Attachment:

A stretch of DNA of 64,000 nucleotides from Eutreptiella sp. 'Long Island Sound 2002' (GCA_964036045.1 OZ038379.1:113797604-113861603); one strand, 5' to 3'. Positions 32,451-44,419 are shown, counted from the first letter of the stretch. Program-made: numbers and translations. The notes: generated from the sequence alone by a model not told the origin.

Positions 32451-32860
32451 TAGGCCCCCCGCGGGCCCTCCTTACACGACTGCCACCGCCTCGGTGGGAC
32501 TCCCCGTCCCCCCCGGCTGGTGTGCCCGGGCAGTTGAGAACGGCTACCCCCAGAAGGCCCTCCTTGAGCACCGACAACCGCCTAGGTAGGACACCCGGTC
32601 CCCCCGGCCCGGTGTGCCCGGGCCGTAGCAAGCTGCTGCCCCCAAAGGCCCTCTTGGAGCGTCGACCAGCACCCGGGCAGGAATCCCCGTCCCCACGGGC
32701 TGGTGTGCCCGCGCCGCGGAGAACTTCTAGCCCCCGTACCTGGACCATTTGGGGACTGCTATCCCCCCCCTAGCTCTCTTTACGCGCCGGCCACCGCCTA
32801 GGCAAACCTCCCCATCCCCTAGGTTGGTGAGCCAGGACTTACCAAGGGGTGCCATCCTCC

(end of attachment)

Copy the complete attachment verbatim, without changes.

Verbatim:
A stretch of DNA of 64,000 nucleotides from Eutreptiella sp. 'Long Island Sound 2002' (GCA_964036045.1 OZ038379.1:113797604-113861603); one strand, 5' to 3'. Positions 32,451-44,419 are shown, counted from the first letter of the stretch. Program-made: numbers and translations. The notes: generated from the sequence alone by a model not told the origin.

Positions 32451-32860
32451 TAGGCCCCCCGCGGGCCCTCCTTACACGACTGCCACCGCCTCGGTGGGAC
32501 TCCCCGTCCCCCCCGGCTGGTGTGCCCGGGCAGTTGAGAACGGCTACCCCCAGAAGGCCCTCCTTGAGCACCGACAACCGCCTAGGTAGGACACCCGGTC
32601 CCCCCGGCCCGGTGTGCCCGGGCCGTAGCAAGCTGCTGCCCCCAAAGGCCCTCTTGGAGCGTCGACCAGCACCCGGGCAGGAATCCCCGTCCCCACGGGC
32701 TGGTGTGCCCGCGCCGCGGAGAACTTCTAGCCCCCGTACCTGGACCATTTGGGGACTGCTATCCCCCCCCTAGCTCTCTTTACGCGCCGGCCACCGCCTA
32801 GGCAAACCTCCCCATCCCCTAGGTTGGTGAGCCAGGACTTACCAAGGGGTGCCATCCTCC